Scattered in a small clearing were the bodies of a whole group of Blue Hats but there were also several of Jackson’s group as well. I saw Josef bending over a bloodied Monica but when I turned I realized Jackson wasn’t anywhere to be seen.

“Josef?” I asked hurrying over to him.

“Don’t let Daniel see this mess.”

“Dog is keeping him safe someplace else. What happened?”

Josef shook his head as he put a splint on Monica’s wrist and tied it in place. He laughed a little, obviously in some shock. “What didn’t happen? What a fool’s play this has turned into.”

Abel came back after checking the others over and said, “They’re all dead or soon will be. There’s nothing you can do for them; the two that still barely live have gut wounds. How long has it been since the bear was here?”

Flabbergasted I asked, “Bear? This was all done by a bear?!”

Monica could finally talk once Josef had stopped moving her bones around. She gasped, “Mother bear and two yearlings … all three of them mean and hungry.

I turned to Abel and said, “That’s not the one we saw. It wasn’t a yearling but it wasn’t big enough to have cubs that old either … at least from what I could tell in the fog.”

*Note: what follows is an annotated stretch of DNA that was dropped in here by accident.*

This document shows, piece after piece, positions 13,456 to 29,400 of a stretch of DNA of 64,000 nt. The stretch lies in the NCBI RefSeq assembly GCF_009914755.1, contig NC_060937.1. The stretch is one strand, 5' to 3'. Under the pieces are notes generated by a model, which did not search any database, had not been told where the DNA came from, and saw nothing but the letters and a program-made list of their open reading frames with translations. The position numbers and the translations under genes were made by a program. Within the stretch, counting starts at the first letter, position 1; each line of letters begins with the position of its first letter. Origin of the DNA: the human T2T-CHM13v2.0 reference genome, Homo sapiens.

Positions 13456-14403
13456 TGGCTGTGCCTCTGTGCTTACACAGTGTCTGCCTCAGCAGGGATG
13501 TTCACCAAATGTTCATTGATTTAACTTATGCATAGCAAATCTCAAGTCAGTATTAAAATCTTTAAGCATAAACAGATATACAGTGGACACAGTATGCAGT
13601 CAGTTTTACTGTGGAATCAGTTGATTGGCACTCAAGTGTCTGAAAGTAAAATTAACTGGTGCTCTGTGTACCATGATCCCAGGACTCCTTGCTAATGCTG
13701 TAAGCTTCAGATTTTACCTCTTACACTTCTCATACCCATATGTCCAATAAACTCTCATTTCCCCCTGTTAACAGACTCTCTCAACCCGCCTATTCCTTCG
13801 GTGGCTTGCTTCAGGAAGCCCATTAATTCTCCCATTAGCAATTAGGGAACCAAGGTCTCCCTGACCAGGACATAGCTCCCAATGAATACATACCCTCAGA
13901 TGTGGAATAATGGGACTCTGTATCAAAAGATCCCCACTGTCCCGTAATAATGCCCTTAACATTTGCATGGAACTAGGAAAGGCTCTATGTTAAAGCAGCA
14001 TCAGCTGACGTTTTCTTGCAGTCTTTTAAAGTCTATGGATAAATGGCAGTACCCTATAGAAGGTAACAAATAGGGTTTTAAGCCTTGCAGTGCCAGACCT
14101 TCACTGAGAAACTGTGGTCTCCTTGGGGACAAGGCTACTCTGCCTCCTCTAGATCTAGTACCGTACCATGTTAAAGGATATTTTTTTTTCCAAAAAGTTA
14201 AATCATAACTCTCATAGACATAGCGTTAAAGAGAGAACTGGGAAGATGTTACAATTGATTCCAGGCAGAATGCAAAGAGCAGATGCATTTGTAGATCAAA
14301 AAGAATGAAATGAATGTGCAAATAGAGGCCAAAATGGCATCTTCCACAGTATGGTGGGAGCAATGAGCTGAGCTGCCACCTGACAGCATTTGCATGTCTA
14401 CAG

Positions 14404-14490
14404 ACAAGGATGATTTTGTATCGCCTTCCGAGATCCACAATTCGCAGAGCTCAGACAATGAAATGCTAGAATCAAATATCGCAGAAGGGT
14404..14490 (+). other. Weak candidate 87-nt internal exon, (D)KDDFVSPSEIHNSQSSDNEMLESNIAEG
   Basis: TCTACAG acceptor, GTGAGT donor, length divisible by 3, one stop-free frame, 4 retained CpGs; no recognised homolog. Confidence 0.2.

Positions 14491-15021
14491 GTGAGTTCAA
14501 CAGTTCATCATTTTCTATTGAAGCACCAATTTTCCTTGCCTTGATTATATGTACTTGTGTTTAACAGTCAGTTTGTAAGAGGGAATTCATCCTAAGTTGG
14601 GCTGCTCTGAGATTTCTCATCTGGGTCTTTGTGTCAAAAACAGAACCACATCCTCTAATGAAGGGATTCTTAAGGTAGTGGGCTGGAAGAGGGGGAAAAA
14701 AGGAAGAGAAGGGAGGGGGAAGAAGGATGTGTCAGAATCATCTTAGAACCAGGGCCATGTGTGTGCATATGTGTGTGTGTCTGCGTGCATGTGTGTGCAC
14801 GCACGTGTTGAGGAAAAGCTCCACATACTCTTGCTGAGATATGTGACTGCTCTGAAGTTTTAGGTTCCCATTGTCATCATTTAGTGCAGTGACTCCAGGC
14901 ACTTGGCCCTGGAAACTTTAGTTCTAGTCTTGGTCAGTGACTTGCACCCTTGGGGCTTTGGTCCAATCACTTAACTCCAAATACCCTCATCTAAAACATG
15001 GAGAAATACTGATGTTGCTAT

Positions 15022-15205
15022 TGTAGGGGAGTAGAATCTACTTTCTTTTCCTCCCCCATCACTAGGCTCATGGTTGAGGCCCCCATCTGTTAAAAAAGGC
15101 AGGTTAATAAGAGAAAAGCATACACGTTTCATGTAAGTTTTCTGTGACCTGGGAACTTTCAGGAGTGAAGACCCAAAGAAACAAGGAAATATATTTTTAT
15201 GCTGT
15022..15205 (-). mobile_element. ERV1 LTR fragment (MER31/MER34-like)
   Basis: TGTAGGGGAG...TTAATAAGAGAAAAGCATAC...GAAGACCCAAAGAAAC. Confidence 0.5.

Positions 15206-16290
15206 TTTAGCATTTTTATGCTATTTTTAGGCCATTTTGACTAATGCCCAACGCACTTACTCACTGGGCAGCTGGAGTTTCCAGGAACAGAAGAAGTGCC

He nodded in agreement, “Different one.” Turning to Josef who had insisted on making another inspection of the bodies he asked, “What drew it? Did you leave food out?”

In an unmistakenly disgusted voice he said, “In a manner of speaking. They left Derek tied up over there once they were through torturing him. And Ray is, or rather way, hung over there. I think the mother bear pulled him down and drug him off.

While Abel and Josef muttered together I turned and helped Monica sit up and tried to see to her other needs. It was obvious her brassiere was in ruins beneath her torn shirt so I brought the pack she identified as hers and asked if she wanted me to help her change. “What? No … no … I …” Then all in a rush she blurted out, “Don’t believe everything that Jackson said Dacey. I’m not angry at Jeff … at … at least not anymore. Jeff … Jeff had … had dignity at the end. He just sort of faded away. I think it was the betrayals that finally did him in more than anything else.”


She looked tired, like an old woman that had seen too much. “Yeah. I didn’t know about it for a long time. He refused to name the person that’d turned him in. They … they made him an Example. When he didn’t die from shock they threw him back in the prison pens. I … I took care of him the best I could but … but he was so tired Dacey. He just … just needed … he just needed to rest.”